Why You're Not Going to Get the Extra Point(s) for WEc1, Water Efficient Landscaping

I've had an issue come up multiple times in the past few weeks that I hope in telling will prevent you from similar headaches. In multiple projects that I've been involved in, we have situations where 100% of the water used for landscaping is being supplied by non-potable sources, yet in every case we will not be earning the 2nd point (v2 rating systems) or the other 2 points (v3 rating systems) for WEc1, Water Efficient Landscaping... Why, you ask?

Read Carefully!

The issue with WEc1 is that the basic requirements listed in the rating system omit a very key statement which can only be found buried deep in the reference guides. Here I'm quoting from the LEED-NCv2.2 reference guide, but I checked and the v3 edition has the same problem:

"If the Percent Reduction of Potable Water is equal to or greater than 50%, WEc1.1 is earned."

So far, so good... nothing unexpected... but wait!

"If the Percent Reduction of Potable Water is 100%, you must also calculate the Percent Reduction of Total Water (Potable plus Reuse) according to Equation 7 […the long one where you have all the landscape coefficients and such]. If the Percent Reduction of Potable Water is 100% and the Percent reduction of Total Water is equal to or greater than 50%, WEc1.2 is earned in addition to WEc1.1.

The problem here is that the rating systems (the requirements you get to view for free) make no mention anywhere of the fact that TOTAL water use, not just potable, must be reduced by 50% along with the 100% potable water reduction in order to earn the additional point(s). It only shows up deep in the "Calculations" section of the reference guides...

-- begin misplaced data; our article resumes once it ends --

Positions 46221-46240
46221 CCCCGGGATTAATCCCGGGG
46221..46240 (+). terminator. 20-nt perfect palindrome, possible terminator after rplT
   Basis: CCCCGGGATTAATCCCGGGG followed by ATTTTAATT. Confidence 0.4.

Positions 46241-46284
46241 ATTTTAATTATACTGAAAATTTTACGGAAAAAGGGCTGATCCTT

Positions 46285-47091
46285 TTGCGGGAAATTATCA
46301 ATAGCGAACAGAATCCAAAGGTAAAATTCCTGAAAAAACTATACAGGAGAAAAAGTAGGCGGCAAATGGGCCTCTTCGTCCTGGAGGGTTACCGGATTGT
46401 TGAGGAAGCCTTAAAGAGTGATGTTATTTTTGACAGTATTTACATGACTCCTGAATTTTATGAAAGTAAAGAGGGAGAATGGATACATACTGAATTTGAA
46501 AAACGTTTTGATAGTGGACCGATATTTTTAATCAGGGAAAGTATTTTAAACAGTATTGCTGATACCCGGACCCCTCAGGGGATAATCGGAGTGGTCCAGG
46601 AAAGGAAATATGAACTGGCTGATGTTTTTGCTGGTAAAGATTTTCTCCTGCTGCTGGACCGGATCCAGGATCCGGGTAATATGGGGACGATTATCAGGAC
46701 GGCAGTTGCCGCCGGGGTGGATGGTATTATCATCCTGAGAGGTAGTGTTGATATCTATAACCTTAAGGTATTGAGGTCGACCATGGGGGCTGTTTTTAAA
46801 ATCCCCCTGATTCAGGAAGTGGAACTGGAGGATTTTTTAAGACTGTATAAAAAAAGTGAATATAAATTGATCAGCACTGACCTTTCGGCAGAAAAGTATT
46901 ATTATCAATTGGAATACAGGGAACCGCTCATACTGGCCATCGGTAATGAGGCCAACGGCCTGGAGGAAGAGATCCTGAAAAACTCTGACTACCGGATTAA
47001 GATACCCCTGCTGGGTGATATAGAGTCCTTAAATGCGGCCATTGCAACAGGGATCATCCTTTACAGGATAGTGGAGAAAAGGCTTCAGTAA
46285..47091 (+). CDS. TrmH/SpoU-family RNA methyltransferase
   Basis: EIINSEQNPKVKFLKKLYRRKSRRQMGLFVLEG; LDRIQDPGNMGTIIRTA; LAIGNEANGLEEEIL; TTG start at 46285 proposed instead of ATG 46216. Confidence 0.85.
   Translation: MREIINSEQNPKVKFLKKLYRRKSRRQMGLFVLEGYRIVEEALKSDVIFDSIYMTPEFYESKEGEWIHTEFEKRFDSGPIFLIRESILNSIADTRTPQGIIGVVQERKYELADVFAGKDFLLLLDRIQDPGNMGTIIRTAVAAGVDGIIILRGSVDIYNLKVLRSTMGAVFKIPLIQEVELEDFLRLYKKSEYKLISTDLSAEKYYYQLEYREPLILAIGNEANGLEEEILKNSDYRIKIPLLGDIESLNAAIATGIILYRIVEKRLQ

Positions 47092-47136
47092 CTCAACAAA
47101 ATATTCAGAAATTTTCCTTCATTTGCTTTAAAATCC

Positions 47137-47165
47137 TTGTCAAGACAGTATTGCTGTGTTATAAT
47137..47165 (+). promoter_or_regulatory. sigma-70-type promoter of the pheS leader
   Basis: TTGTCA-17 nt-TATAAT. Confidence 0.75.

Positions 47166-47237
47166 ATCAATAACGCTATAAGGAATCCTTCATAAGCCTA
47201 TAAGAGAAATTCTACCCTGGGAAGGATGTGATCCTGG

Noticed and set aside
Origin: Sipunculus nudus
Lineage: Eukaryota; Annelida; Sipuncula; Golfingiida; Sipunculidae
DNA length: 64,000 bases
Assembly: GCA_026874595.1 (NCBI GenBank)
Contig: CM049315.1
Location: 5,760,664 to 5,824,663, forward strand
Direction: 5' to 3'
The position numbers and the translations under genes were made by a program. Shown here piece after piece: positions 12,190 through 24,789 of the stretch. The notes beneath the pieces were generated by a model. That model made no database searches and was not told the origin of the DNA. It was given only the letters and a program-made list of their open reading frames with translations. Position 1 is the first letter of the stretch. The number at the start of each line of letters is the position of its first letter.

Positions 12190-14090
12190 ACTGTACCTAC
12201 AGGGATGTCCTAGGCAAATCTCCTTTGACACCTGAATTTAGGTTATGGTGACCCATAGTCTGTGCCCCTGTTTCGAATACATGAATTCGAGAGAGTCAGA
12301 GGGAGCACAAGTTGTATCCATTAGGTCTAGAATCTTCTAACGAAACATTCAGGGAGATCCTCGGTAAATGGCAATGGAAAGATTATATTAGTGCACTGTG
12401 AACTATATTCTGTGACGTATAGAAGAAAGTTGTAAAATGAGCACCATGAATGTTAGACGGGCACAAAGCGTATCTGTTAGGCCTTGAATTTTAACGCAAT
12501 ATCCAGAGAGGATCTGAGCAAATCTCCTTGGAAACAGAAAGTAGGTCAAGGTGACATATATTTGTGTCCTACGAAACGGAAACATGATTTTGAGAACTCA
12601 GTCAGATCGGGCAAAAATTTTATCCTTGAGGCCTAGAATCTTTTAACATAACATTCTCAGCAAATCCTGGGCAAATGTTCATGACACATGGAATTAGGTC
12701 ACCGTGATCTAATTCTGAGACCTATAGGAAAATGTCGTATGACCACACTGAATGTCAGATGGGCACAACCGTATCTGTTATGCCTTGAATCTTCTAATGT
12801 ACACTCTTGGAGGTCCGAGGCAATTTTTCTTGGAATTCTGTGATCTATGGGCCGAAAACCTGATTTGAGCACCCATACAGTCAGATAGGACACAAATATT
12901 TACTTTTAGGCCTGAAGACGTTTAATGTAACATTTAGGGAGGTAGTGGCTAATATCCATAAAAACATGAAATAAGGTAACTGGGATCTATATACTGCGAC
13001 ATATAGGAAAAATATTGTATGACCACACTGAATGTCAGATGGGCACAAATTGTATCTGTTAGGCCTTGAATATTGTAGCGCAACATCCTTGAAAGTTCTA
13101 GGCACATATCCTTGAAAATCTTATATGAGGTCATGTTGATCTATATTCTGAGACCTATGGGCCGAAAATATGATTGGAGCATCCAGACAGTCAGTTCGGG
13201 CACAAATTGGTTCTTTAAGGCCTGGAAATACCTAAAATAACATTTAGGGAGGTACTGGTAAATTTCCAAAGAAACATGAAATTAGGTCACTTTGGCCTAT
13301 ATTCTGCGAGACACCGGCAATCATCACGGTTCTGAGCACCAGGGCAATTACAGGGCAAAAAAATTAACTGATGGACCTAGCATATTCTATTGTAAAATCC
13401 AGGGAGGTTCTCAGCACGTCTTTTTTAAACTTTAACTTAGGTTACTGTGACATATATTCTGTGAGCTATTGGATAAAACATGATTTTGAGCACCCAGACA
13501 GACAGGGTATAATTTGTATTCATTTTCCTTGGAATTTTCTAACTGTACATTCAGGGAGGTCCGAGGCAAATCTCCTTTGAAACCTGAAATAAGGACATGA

If you have ample supply of non-potable water sources for a project, it is less likely that the design team has examined in detail the total water consumption of the landscaping as performing these calculations is time-consuming (read: costly).

Why this requirement isn’t stated upfront in the credit language is lost on me, but the fact remains we must not only reduce potable water use completely but also total water demand based on the LEED calculations. Had I recognized this before the latest update, I would certainly have suggested an amendment to the rating system during the public review. Let's all make an effort to correct this during public comments for the v4 rating systems!

Disagree with my interpretation? Did you slip one by a review team and get the extra points without anyone noticing? Let us know by leaving a comment!


Craig said...

Wow, there it is in black and white in the Ref. Guide. Thanks for the tip! Related question - anyone heard about any exemptions for turf grass athletic fields that require irrigation? Nothing in CIR's. If your project can't reuse non-potable/ harvested water does it basically disqualify you from achieving WE-c1.2?

Unknown said...

I think the issue is confusing because you're looking at WEc1.2 as a separate credit from WEc1.1 when in fact they're just one credit in which you can earn one or two point (v2.2, let's say).

So in essence, 50% reduction of total potable water is required for 1.1 and a prerequisite for 1.2.

If you look at the credit submittal template, Option 3, you have to enter the calculated baseline irrigation water consumption, calculated design case irrigation water consumption and non-potable water supply (all in gal). Percent Reduction in Total Water (according to the template) is calculated as(Baseline-Design Case)/Baseline.

So even though the credit requirements for WEc1.2 don't specifically mention total water reduction, it does reference WEc1.1 which requires 50% reduction of potable water, so you're already on your way, I assume.

I agree it's confusing in terms of the wording, which is probably why in the v3 Reference Guide, they added a subscript on the summary page for Option 2. But I've worked on projects where we didn't do the 'total water' calculation up front and still managed to earn the credit. Just my two cents.